My vote is DB/C DX which is based on the DATABUS. I am sure most of you guys have never heard of it, and those that have.... I am sorry.....

Harold
+3  A: 

For my senior design, we programmed a Canon camera to produce depth maps using CHDK. Most of the code was written in C, but you have to interface to it with this ridiculous language called uBasic. Basically, it wasn't implemented with a proper parser, and so variables can only be 1 letter, it's insanely slow, and if you make a mistake, the camera just shuts off.

rlbond
+9  A: 

In Unix, m4 scripts and sendmail.conf.

Anton Tykhyy
OH wow, sendmail.conf is its own circle of hell.
TokenMacGuy
+1. I've turned the Bat book around backwards in my bookshelf so people will stop asking me if I know Sendmail. That question can lead to no good.
kmarsh
I totally agree: sendmail beats even php, tcl and perl !
blabla999
+5  A: 

The old Excel macro-language It was really frustrating to store variables in an excel sheet. VBA was also pretty bad.

Kire Haglin
You dare insult Joel Spolsky?! ;)
Lucas Jones
Excel basic was only designed to automate tasks, not as a general purpose scripting language. VBA is a horrible extension that adds that.
iconiK
+6  A: 

For me it'd have to be FileMaker.

The ScriptMaker

This screenshot shows the until recently named "ScriptMaker", which had many improvements in FileMaker 9 such as Ctrl+C Ctrl+V shortcuts for copying and pasting, and a non-modal dialog so you could edit more than one script at once.

You edit individual Scripts using this dialog box. script "steps" (shown on the left) are added into the list on the left hand side (by double clicking), and are moved up and down (using the little blob to the left of "Set Web Viewer"). Only one line can be moved at once, and commenting for the purposes of temporarily disabling script steps is only available in the Advanced version of FileMaker Pro.

Constructing a Script effectively ruins your wrists, as you're swapping between keyboard and mouse thousands of times an hour typing stuff into the the little config boxes and re-arranging your lines of code.

A script is technically a procedure, and can be passed ONE parameter. Yup, just one. If you want more than one, you have to effectively combine your parameters using some delimiter, pass it to the script, then split the parameters out. Before scripts could have parameters at all (before FM7 IIRC), it was normal to use globals to pass data around.

This guy wrapped most of his hate into a hoax FileMaker 11 sneak preview.

gridzbi
A: 

Worst Programming Language? - Brainfuck

I haven't worked with it myself, but I would call it the worst. It's generally used as a challenge though, not for production (more like: I'm bored this weekend, let's see if I can re-write tic tac toe in it). Check out it's Hello World program on wiki.

Jack
Yes, but Brainfuck is *supposed* to be bad.
Barry Brown
It's a demonstration language, not a real programming language.
RBarryYoung
bf was not intended to be good or bad, but it was intended to have the smallest full compiler imagineable. at 233 bytes of x86 code, including exe headers, its unbeaten. The language naturally suffers for it, of course.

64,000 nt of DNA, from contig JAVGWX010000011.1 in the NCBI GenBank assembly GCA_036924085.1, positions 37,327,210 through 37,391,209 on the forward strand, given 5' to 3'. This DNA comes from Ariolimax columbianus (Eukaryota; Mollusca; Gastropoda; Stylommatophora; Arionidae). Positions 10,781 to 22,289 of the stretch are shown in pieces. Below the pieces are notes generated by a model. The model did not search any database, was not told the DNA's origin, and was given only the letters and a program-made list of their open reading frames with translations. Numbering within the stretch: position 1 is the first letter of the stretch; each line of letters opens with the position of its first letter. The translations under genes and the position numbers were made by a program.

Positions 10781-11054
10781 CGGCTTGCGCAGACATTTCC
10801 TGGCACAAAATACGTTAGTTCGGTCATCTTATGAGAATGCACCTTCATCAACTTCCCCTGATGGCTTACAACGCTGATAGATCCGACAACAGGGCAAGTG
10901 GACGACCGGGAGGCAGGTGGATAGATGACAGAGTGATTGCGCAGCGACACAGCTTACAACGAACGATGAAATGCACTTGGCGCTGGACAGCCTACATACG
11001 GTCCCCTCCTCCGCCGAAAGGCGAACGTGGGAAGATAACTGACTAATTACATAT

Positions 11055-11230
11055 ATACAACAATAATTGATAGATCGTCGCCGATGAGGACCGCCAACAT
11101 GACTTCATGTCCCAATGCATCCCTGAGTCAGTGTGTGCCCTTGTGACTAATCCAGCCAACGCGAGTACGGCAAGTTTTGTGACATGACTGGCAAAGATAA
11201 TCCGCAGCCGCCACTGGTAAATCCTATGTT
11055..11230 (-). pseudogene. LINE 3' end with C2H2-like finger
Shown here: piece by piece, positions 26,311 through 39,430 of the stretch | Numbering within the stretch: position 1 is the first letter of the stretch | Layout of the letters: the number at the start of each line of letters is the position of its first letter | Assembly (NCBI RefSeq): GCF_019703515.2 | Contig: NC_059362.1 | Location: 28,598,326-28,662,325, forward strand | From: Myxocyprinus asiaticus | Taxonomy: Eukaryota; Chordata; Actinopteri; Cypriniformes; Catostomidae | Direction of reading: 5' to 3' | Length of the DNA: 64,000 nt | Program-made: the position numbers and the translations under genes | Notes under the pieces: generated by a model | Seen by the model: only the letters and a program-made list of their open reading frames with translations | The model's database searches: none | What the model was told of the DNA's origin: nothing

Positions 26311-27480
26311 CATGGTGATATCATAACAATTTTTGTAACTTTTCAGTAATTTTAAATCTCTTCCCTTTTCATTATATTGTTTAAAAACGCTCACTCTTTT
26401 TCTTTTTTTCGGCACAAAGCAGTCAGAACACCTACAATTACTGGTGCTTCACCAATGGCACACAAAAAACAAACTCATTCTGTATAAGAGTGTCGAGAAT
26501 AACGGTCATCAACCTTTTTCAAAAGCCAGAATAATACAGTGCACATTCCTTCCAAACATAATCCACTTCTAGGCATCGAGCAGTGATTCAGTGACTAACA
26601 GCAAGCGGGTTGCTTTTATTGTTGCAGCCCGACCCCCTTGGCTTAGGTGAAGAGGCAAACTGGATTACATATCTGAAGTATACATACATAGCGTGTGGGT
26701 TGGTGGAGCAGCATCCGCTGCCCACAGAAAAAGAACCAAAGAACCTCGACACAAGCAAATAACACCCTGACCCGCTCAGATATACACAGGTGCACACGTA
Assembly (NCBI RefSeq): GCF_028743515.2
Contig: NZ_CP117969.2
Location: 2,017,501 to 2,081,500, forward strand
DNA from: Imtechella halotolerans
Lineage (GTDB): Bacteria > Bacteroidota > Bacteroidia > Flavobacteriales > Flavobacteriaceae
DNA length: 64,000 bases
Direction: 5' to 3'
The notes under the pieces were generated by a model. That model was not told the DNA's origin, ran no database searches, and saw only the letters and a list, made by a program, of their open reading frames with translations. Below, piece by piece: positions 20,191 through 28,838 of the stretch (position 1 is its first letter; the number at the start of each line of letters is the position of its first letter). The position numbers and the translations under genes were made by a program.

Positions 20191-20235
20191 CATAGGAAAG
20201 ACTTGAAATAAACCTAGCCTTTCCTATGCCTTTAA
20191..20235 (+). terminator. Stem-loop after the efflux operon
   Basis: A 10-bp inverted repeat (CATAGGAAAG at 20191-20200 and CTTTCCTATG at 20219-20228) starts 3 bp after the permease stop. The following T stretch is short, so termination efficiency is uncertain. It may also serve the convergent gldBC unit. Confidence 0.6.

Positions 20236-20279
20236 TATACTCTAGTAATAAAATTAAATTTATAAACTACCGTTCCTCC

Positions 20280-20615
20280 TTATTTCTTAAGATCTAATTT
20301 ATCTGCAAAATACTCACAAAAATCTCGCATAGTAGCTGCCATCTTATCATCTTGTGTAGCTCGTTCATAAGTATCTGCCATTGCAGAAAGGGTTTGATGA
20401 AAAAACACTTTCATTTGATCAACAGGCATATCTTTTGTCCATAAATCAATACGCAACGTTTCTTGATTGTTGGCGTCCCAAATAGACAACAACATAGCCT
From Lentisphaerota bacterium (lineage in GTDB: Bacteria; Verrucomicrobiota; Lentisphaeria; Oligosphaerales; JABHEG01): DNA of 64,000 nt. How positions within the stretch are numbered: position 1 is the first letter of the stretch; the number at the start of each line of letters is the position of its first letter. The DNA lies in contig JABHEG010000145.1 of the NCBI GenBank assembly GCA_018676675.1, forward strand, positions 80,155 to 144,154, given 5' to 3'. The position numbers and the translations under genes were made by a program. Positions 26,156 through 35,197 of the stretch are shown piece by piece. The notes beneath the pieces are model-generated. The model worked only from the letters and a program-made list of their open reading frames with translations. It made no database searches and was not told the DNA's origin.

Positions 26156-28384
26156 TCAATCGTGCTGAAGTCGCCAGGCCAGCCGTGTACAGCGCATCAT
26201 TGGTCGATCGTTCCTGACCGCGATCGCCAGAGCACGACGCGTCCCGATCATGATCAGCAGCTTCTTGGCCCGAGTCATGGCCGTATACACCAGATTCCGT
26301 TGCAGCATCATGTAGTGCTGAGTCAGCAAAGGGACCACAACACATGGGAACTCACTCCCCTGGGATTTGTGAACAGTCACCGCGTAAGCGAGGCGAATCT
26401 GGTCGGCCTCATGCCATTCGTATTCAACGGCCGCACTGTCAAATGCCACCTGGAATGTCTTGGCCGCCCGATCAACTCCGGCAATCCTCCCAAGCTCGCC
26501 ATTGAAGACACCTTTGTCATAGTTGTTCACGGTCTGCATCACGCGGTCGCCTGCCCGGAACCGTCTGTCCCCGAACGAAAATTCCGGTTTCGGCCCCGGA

TokenMacGuy
That's actually pretty cool.
Oorang
I seriously doubt anyone ever *worked* with this language. I mean worked, as in trying to get something done (as opposed playing around, or writing something as a mental challenge).
Jonik
If you are going to add esoteric languages, Malbolge beats Brainfuck without breaking a sweat.
iconiK
+3  A: 

APF. You are eprobably lucky enough never to have heard of this nightmare. It was an expensive add on to IBMs mainframe hierachical database/transaction monitor IMS system. Where to start.

There was no support for arrays. If you had an array of ten items well you coded ITEM1, ITEM2 etc. and wrote ten lines of code to process each item.

Your code was stored in the database and interprated at run time. Do to the internal stucture of the thing your code was broken up and stored in several records. It was absurdly easy to overwrite someone elses code.

Some of you code was associated with the transaction (IMS speak for a service) but some of you code was assoicated with the database record -- if you got it wrong bits of your program ran every time someone accessed a record.

No debugger, the "compiler" only did basic syntax checking most errors appared at run time, with one of it four error messsages.

One of these error messages was 'INVALID DATA TYPE' -- thats all, no variable name, no line number, no clue.

Just plain horrible.

James Anderson
+7  A: 

I'm going to vote for ColdFusion. It's trying to be a cool scripting language, but being done up in html-like tags was driving me nuts - it's been a little while since I had to deal with it, but as I remember variable declarations could be a bear, and it was easy to have slightly different versions of the server on two different environments which would have code working differently on both.

If you wanted to do anything really impressive with it, it basically involved creating an object in Java and figuring out how to link it in with coldfusion's server so you could invoke it as a tag. I'm working in PHP, and even though PHP has it's problems, ColdFusion was definately worse.

John Fiala
This sounds like an out-of-date opinion. In the pre-MX6.0.1 days CF got lots of bad press (some deserved, some not). With CF8 out, CF9 imminent, ColdFusion is a very different animal these days, and I'd say none of those criticisms are valid any more.